A law that cracks down on opioid prescriptions and goes into effect Monday has earned the support of local groups fighting to address the same problem.
B.G. Kennedy, president of the Sampson County Substance Abuse Coalition, says the STOP Act is one way the growing problem of opioid addiction and overdose deaths can be addressed.
The STOP Act, which stands for the Strengthen Opioid Misuse Prevention Act, seeks to help curb epidemic levels of opioid drug addiction and overdoses in North Carolina. This act, which was signed into law by North Carolina Governor Roy Cooper in June, will limit the number of opioids that can be prescribed to patients.
“Opioid addiction and overdose have ravaged the physical and mental health of thousands of North Carolinians, hurting our people and our economy, and we’re taking action to fight it,” Cooper stated at the time he signed the law. “With this legislation and the new State Opioid Action Plan, we’re taking important first steps to stem the opioid epidemic.”
According to the new law, beginning Jan. 1, 2018, prescribers and pharmacies are now required to check the prescription database before prescribing opioids to patients.
Those prescribing the pain medications are to institute a five-day limit on initial prescriptions for acute pain. The limit will not apply to those who are prescribed pain medication for chronic pain, cancer care, palliative care, hospice care or medication-assisted treatment for substance abuse disorders. Physicians can refill the prescription at their discretion.
“The limit will help reduce the amount of unused medication tucked away in the medicine cabinets of many homes,” Kennedy explained. “The requirements that pharmacies must report all prescriptions for opioids to The North Carolina Controlled Substances Reporting System will have a positive impact.”
The idea behind the law is to reduce the chances that patients will become addicted to the medications and to reduce the number of pills being sent home with people who may not actually need them or take them.
Addiction often begins after a person is prescribed pain medication for a legitimate surgery or injury. As the person takes the medication, their tolerance level increases, leading them to require more medication to get the same feeling as the first time the drug was used. Once doctors cut off the prescription, individuals often resort to buying pills off the street.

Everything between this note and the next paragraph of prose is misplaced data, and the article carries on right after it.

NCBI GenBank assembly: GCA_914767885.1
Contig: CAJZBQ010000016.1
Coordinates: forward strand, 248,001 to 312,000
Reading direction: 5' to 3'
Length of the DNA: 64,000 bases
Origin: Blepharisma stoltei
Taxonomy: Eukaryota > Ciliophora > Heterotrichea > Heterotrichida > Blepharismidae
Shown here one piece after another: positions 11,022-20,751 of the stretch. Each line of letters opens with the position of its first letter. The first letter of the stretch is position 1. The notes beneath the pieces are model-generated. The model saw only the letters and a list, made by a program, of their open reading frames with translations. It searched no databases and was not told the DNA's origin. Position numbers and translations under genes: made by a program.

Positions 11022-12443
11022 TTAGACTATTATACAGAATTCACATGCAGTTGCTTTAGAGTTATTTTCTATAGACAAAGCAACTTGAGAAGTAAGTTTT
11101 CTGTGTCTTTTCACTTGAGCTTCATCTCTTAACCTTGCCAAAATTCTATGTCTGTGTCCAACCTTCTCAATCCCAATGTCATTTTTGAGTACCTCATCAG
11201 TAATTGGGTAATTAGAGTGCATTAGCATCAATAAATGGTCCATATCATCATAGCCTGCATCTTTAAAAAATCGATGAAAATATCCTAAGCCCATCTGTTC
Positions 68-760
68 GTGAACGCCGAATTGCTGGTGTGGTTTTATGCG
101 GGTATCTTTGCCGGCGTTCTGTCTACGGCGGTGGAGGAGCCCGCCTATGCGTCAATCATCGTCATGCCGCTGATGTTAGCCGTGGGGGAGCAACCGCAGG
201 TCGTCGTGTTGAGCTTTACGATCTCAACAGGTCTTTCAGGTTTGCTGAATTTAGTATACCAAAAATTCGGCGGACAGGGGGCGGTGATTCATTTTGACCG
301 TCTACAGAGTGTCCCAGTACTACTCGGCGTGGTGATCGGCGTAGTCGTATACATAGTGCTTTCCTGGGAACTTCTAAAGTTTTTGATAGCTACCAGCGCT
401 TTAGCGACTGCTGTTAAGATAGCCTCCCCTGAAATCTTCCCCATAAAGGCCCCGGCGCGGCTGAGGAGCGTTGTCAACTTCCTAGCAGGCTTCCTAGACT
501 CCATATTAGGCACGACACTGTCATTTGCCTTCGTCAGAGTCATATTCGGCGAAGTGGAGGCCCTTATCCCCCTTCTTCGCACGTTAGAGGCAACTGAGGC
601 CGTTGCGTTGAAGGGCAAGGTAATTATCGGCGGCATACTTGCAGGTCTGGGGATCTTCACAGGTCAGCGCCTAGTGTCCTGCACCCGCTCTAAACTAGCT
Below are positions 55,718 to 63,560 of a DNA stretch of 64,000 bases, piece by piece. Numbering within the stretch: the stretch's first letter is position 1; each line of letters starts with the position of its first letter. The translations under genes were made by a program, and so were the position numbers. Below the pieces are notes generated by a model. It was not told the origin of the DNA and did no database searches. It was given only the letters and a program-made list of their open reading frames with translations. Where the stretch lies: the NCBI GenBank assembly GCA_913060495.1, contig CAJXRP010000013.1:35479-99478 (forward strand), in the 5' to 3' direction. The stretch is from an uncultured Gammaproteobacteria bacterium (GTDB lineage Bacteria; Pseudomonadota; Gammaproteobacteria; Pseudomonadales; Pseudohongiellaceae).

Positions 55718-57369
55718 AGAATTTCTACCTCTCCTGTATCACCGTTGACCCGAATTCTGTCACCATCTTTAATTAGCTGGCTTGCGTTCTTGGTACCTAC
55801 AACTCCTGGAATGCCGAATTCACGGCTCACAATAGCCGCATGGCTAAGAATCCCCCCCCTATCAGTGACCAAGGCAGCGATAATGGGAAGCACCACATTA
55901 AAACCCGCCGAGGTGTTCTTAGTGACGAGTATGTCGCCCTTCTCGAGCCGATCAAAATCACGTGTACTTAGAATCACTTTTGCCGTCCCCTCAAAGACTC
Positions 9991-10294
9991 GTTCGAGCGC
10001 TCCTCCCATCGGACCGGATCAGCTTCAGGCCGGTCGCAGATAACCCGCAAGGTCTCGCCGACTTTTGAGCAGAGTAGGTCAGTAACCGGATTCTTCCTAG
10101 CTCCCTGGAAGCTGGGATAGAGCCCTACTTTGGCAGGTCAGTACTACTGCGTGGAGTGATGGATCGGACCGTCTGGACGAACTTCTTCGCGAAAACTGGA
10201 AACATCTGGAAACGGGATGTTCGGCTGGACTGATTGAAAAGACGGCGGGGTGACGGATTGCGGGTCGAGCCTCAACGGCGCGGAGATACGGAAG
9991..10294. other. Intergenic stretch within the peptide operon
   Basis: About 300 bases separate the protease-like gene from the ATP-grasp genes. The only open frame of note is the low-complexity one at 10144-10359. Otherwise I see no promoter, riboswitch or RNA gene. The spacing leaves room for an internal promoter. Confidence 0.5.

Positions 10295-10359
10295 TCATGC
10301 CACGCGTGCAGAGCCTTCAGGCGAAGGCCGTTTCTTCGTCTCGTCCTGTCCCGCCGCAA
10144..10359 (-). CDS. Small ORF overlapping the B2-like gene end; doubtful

As part of the STOP Act, doctors and pharmacies have new requirements to report all prescriptions to the state’s controlled substance reporting database, which keeps track of all opioid prescriptions written to patients. The database, which isn’t being widely used now, will allow medical professionals the ability to keep track of who is getting what drugs so people addicted aren’t able to “doctor shop” and get drugs from multiple physicians.
“The additional requirements that physicians must review the system before initially prescribing opioids will help identify people struggling with addiction in the initial stages of the disease,” Kennedy pointed out. “I believe more communication among those providing the medications, along with more treatment options, will help people suffering with addiction to regain control of their lives.”
According to Courtney Boyette, community relations specialist for Eastpointe, the CSRS is a system that monitors the kind and amount of pain medication prescribed to each individual. Use of the system has not been mandatory, only highly encouraged for those physicians prescribing narcotic medication. The STOP Act will change that, making not only reporting the prescription a requirement, but checking the system a requirement as well.
The opioid crisis in North Carolina has claimed more than 12,000 lives since 1999. According to information provided by the local Health Department, Sampson County was among those counties with the highest number of overdose deaths in all of North Carolina in 2014.
In 2016, there were 72 people treated locally for an unintentional opioid overdose — 15 more than just one year earlier.
Sampson County is surrounded by some of the worst cities in America for opioid abuse, including Wilmington and Fayetteville, according to data gathered from research on employer-based insurance. Its central location to these cities brings more drugs into Sampson County, increasing the likelihood of drug overdose deaths.
Reach Kristy D. Carter at 910-592-8137, ext. 2588. Follow us on Twitter at @SampsonInd. Like us on Facebook.